Employers in California must now provide three paid sick days per year for workers, pursuant to a new law going into effect on July 1, 2015.
Employers in California that pay commission wages should familiarize themselves with a new decision from the California Supreme Court limiting payroll choices.
While the 2013-2014 U.S. Supreme Court term may be over, the justices have granted certiorari in two major employment cases slated for the fall.
Striking a blow to the President and the National Labor Relations Board, the U.S. Supreme Court held that three recess appointments made by President Barack Obama in January 2012 were invalid.
The California Supreme Court continued its complicated relationship with employment agreements and arbitration on June 23 when it issued Iskanian v. CLS Transportation.
Today, the California Supreme Court issued its long-awaited decision in Iskanian v. CLS Transportation Los Angeles, Inc.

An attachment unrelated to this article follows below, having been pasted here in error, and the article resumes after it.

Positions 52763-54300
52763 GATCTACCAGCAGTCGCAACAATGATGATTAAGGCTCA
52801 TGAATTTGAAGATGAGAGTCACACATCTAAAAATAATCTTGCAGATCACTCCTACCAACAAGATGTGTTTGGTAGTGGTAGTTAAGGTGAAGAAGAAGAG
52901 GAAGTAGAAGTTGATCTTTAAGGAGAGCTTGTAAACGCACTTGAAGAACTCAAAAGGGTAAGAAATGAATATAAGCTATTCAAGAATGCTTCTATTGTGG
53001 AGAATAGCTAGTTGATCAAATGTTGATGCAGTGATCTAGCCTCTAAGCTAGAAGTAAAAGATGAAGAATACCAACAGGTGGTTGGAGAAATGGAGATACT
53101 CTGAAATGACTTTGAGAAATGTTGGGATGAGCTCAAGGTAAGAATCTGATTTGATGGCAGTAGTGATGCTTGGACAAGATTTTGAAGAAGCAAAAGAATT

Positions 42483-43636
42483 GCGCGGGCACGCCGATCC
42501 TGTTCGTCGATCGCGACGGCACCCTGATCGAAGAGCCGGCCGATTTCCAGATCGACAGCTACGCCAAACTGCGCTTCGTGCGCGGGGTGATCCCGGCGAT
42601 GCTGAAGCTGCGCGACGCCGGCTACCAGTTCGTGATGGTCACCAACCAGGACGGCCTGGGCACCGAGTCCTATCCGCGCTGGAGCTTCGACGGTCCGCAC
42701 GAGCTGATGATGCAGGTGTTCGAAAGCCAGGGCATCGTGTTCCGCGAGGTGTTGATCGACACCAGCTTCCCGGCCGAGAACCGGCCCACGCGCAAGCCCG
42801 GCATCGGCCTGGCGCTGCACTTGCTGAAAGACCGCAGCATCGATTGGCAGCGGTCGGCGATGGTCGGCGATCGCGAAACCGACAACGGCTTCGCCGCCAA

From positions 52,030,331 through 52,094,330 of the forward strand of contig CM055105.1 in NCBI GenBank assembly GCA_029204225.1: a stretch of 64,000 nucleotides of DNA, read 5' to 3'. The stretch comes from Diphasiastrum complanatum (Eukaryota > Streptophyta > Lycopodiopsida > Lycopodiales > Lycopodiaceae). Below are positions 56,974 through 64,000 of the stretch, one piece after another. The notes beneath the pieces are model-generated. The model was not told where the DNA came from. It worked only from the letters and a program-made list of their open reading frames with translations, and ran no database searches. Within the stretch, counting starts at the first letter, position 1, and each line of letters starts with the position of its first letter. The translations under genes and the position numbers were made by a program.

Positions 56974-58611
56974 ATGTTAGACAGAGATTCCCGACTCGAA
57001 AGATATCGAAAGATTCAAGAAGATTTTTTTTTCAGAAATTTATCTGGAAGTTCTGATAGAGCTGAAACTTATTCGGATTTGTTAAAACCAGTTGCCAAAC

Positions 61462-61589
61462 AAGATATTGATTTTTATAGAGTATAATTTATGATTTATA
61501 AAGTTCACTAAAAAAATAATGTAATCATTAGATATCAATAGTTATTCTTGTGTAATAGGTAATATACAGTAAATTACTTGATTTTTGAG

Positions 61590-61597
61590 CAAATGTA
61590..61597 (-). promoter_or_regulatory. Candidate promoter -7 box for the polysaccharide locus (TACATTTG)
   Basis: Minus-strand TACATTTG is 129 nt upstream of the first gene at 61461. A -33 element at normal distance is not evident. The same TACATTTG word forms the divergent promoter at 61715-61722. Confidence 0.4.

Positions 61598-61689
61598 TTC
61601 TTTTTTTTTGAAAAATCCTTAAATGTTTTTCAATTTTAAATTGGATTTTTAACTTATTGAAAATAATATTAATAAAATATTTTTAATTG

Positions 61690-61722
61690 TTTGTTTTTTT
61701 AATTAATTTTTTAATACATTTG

An employer won a rare victory in a suitable seating case when a California appellate court affirmed summary judgment in a suit brought by a sample worker.
On May 29, 2014, the California Supreme Court unanimously upheld an intermediate appeals ruling that struck down a $15 million judgment in a class action case against U.S. Bank.
Telecommuting may constitute a reasonable accommodation under the Americans with Disabilities Act, the 6th U.S. Circuit Court of Appeals determined, even where an employer contends the job requires regular attendance at the workplace.
California employers are facing a proliferation of suits filed under the State’s Private Attorney General Act (PAGA): new data reveals that the number of lawsuits jumped from 759 in 2005 to 3,137 in 2013. Why the increase in popularity?